Her story is right out of the blockbuster movie ‘Slumdog Millionaire’. In a society that still treats its daughters much less than its sons, Kalpana Saroj’s story stands out as a triumph of courage and determination. Married at the age of 12, destined to spend the rest of her life in a slum in Mumbai with her husband’s family, Kalpana belonged to the caste of the untouchables - a Dalit.
Life, work ventures
Her husband and his family caused her tremendous physical abuse; unable to bear her burden anymore, the child bride was finally rescued by her father and taken back to their village.
Kalpana had to face the prejudice of the villagers as a bride who returned from her marital home and attempted suicide; at 16, she was sent to Mumbai to live with relatives.
Kalpana started working for a garment factory but she wanted more. Using loans given by the Indian government to the untouchables, she was able to start a successful tailoring business. Not stopping at that, she next started a venture in furniture.
Her break in real estate came when a land occupied by gangs came up for sale – it was a land no one wanted but the owner wanted to sell it. The courageous woman she was, Kalpana managed to negotiate – despite being threatened by the gang – and that was the beginning of her very successful real estate business.
Ever the entrepreneur, without any MBAs from prestigious business school except what life had taught her, armed with nothing but determination to succeed, this woman from the backwaters of India next rescued a business from bankruptcy as it was forced to go into liquidation. The workers of Kamani Tubes, a metal engineering company, were about to be laid off but Kalpana stepped in. Within months, she brought the loss-making venture into profitability, thinning out the debts.
Rags to riches
Today, this former Dalit child bride is worth US $ 112 million – and was the recent recipient of Padma Shri award for Trade and Industry, one of India’s highest honours.
Kalpana’s children beam with pride beside their mother who is actively participating in charity work in her village today. Among the things that broke her heart was watching her sister die of an illness that could easily have been treated.
Kalpana puts in 16 hours a day and can be frequently found doing business rounds. What lessons can we learn from her story of rags to riches – what insights can we obtain from what she has had to endure to touch the sky?
One lesson is that there is no limit to what we can achieve at any age, if we set our hearts and minds to it. Hugh Hefner, the Playboy founder said that age is but a number – provided you are healthy. Harry Bernstein achieved literary success at 93 – having over 40 of his novels written from the age of 24 onwards, rejected over a period of time. Nola Ochs graduated from university at 95, entering the Guinness Book of World Records as the oldest college graduate.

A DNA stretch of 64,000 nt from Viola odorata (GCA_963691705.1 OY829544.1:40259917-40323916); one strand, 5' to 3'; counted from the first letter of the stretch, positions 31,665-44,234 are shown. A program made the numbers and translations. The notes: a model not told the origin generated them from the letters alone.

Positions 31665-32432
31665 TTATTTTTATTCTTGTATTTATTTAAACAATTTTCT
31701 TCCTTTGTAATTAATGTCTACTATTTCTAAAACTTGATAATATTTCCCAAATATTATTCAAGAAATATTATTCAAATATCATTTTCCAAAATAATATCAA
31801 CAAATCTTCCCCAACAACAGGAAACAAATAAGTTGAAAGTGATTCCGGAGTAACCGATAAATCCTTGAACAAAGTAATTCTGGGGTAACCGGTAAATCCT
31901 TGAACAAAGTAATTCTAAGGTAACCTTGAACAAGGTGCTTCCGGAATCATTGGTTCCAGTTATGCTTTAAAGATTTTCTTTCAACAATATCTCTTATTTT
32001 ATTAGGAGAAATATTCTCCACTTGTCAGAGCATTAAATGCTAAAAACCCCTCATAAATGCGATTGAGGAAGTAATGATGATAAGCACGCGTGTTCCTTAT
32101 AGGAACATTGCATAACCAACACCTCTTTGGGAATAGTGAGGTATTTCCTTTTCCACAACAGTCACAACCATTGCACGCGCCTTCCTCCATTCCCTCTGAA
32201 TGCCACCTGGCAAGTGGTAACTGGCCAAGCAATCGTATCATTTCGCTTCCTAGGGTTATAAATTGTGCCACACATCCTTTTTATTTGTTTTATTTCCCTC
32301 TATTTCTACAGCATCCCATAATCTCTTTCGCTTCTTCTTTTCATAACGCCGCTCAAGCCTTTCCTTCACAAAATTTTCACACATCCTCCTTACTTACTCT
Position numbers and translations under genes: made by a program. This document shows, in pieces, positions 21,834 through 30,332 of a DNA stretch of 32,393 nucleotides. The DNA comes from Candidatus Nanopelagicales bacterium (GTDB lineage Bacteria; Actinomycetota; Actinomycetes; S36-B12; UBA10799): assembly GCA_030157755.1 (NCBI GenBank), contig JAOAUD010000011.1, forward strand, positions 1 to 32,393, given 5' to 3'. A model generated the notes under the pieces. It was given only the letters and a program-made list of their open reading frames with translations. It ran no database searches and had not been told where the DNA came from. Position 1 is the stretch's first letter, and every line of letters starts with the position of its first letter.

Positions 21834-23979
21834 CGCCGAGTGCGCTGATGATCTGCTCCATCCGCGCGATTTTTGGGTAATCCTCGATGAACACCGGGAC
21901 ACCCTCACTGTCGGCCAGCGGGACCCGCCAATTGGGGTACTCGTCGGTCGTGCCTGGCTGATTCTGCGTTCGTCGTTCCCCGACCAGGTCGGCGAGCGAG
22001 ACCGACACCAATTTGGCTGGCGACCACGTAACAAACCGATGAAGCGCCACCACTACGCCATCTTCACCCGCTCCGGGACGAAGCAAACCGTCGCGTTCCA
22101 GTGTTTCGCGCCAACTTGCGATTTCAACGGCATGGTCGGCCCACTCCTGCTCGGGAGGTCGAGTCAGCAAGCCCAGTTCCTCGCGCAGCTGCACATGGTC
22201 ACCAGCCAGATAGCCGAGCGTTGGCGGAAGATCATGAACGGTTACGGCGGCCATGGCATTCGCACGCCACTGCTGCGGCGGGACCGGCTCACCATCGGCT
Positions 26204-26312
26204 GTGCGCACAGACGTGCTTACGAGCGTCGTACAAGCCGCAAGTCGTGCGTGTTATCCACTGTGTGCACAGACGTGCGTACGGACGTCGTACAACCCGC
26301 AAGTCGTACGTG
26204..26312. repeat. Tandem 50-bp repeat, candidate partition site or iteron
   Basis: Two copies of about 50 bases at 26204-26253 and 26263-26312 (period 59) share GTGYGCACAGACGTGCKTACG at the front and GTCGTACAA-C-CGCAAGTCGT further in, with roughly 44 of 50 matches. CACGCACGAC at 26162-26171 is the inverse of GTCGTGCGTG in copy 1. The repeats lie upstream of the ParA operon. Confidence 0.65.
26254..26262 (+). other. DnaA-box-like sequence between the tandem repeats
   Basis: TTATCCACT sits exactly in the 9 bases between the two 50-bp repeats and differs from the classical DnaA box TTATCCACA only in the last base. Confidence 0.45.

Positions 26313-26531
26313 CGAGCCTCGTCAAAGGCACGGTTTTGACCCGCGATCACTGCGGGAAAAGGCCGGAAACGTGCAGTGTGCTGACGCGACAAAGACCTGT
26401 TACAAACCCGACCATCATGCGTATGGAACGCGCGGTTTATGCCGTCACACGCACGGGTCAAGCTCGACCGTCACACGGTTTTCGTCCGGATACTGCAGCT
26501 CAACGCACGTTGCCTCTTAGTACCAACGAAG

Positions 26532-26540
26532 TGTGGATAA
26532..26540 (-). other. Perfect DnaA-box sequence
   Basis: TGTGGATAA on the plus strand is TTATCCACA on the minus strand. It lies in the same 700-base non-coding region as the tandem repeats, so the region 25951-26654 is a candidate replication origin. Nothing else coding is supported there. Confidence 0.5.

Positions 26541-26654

Age is indeed but a number – one is never too old or too young to taste success. What matters is a goal worth achieving, a dream worth clinging on to. Entrepreneurship is hard work but the dream must be there to capture your heart.
No cursing darkness
Giving up was never an option for Kalpana. She didn’t throw her hands in the air and complain. She didn’t curse the darkness of poverty and illiterate upbringing. Instead, she chose to light a lamp, a lamp that lit her life and that of others around her. She chose to trust her instincts in making courageous business decisions.
She worked hard – hard work is today anathema to some who only pursue get rich quick schemes. She turned Kamani Tubes around, reducing its debt and increasing its profitability without having a degree in accounting. She used the skills and talent she was born with just a little harder and continues to do so as she watches her empire grow.
Kalpana and thousands of other would-be entrepreneurs like her are disciplined when it comes to managing money. They may be accused of being thrifty at times but they know the value of money – they have experienced the lack of it so intensely that having it does not really change them except perhaps to buy more comforts and security. Kalpana’s story reads like a Bollywood script but it is much more than that. There are hundreds of Kalpanas among Sri Lankan women too, women whose only assets are their talent, their steel determination and their commitment to making a success of whatever their chosen path is. Not only for the sake of their families but also for their own sakes, salute women who make tough choices in choosing their destinies.
(Nayomini Weerasooriya, a senior journalist, writer and a PR professional, can be contacted at email@example.com